CMO market to be worth US$33.7 billion by 2014

Home/Pharma News | Posted 16/12/2009 post-comment0 Post your comment

The market for contract manufacturing organisations (CMOs) will be worth US$33.7 billion (Euros 22.4 billion) by 2014 according to the latest Business Monitor International (BMI) report The CMO Market Outlook: Emerging Markets, Key Players and Future Trends published in October 2009, which says developing biologicals/biosimilars capabilities is a key imperative for growth.


The BMI report writes that falling productivity and patent expiries are placing increasing pressure on pharmaceutical companies to reduce fixed costs, including large manufacturing facilities. Sponsors are turning to CMOs in search of time and cost savings and as a way to flexibly manage outsourced manufacturing. Key players in the global, Chinese and Indian markets are BASF, Boehringer Ingelheim, DSM, Evonik, Fareva, Jubilant, Lonza, Patheon, and Wockhardt. Meanwhile, the threat of overcapacity combined with inevitable programme cancellations following mega-mergers resist the market.

Key findings from this BMI report are that: 1) the CMO market was worth US$22.2 billion in 2009 and will reach US$33.7 billion (Euros 22.4 billion) by 2014, with biopharmaceutical manufacturing being the fastest growing industry segment; 2) the sale of captive facilities, cost pressures, the rising number of products in development and the growth of the biopharmaceuticals industry are all driving the CMO market; 3) strategic outsourcing often entails establishing longer and deeper relationships with a limited number of providers, and many sponsors are selling their own facilities in order to reduce fixed costs; 4) North America leads the world in biomanufacturing, but Asia’s share of global biomanufacturing facilities is expected to double from 10% in 2009 to around 20% by 2013; and 5) outsourced manufacturing is shifting from established markets in the West to emerging markets in the East.

According to the BMI report, pharma’s pipeline includes an increasing proportion of biologicals and this, coupled to the predicted increase in the biosimilars market, will drive growth at CMOs. However, biologicals manufacturing has significantly higher barriers to entry in comparison with small molecules. Manufacturing biologicals requires more investment in infrastructure and is more complex, as highlighted by Genzyme’s difficulties scaling up from 160 L to 2,000 L bioreactors. Consequently, there are relatively few CMOs with biologicals capabilities, but BMI believes this must change, describing the development of biomanufacturing capacity as “a key imperative for CMOs in the future”.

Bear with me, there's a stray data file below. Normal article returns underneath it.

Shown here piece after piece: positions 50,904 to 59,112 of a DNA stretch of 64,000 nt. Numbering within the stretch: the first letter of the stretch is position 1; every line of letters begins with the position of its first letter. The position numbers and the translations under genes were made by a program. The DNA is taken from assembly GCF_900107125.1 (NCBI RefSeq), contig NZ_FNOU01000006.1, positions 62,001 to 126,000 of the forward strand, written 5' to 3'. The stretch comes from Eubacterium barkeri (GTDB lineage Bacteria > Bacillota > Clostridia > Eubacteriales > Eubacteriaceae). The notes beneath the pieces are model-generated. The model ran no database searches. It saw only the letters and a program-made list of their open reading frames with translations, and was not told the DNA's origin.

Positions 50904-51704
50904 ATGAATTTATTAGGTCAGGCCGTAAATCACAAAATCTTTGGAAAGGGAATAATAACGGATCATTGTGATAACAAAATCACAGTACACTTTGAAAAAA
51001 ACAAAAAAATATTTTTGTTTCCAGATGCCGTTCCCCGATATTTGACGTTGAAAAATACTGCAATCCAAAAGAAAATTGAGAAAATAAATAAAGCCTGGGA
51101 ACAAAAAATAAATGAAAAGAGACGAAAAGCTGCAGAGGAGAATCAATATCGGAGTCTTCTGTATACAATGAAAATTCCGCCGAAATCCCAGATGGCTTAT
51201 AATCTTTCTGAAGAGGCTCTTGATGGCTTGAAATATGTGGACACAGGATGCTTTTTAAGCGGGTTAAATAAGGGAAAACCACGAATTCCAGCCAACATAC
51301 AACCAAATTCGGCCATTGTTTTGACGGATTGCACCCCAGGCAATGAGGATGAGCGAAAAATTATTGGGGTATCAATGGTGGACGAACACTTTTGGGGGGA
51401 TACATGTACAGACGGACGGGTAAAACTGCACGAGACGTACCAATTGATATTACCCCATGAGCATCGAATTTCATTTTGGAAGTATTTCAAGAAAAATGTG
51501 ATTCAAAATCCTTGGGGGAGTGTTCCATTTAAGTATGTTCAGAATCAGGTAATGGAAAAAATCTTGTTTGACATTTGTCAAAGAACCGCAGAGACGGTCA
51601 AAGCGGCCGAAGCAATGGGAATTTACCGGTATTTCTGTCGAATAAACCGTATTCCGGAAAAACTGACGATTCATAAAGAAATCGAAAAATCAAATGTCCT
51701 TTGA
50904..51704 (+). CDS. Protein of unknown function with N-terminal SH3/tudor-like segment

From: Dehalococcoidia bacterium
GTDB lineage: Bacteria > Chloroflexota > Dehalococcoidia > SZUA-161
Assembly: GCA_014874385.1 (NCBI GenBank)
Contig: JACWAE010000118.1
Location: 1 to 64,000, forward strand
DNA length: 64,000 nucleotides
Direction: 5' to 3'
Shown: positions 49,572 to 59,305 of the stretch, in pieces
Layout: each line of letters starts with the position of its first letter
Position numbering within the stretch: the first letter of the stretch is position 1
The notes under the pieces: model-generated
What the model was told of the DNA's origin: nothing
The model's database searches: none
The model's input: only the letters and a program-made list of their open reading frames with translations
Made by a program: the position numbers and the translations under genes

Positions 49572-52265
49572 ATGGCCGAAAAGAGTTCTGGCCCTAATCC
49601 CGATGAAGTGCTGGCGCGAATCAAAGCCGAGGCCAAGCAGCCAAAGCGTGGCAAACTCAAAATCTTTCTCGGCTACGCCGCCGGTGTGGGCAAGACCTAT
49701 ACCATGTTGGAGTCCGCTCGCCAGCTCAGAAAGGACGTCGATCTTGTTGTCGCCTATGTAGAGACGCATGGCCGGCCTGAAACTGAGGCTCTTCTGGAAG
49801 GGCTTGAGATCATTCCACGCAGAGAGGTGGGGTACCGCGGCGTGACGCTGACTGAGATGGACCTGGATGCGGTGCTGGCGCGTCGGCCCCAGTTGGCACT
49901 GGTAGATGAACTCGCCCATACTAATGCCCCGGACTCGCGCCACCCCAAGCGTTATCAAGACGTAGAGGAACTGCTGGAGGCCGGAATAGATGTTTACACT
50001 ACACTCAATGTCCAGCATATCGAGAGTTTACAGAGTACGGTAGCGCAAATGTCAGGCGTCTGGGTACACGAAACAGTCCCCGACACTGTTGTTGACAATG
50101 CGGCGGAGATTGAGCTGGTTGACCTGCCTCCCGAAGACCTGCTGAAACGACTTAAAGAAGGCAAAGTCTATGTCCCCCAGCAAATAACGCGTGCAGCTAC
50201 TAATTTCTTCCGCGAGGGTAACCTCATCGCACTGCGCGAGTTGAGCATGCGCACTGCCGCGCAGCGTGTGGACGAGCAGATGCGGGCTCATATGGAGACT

The majority of the current biomanufacturing capacity is in North America, but Asia is the growth region. However, the report states that “most Asian CMOs still fail to demonstrate the rigor of regulatory compliance that Western companies demand and their customers expect”. This situation needs to improve, as do regulations in India and China. To fulfil their potential, India and China must implement stronger actions to control domestic supplies of raw materials and collaborate closely with foreign regulatory bodies. By undertaking these actions the countries can ensure they comply with Western manufacturing standards, which could be particularly important for the more complex process of producing biologicals.

Taylor N. CMO market worth $33.7bn by 2014. In-Pharma Technologist. 2009 Nov 25.

The CMO Market Outlook: Emerging Markets, Key Players and Future Trends. Business Monitor International. 2009 Oct.

Source: In-Pharma Technologist; Business Monitor International

comment icon Comments (0)
Post your comment
Most viewed articles
About GaBI
Home/About GaBI Posted 06/08/2009
EU guidelines for biosimilars
EMA logo 1 V13C15
Home/Guidelines Posted 08/10/2010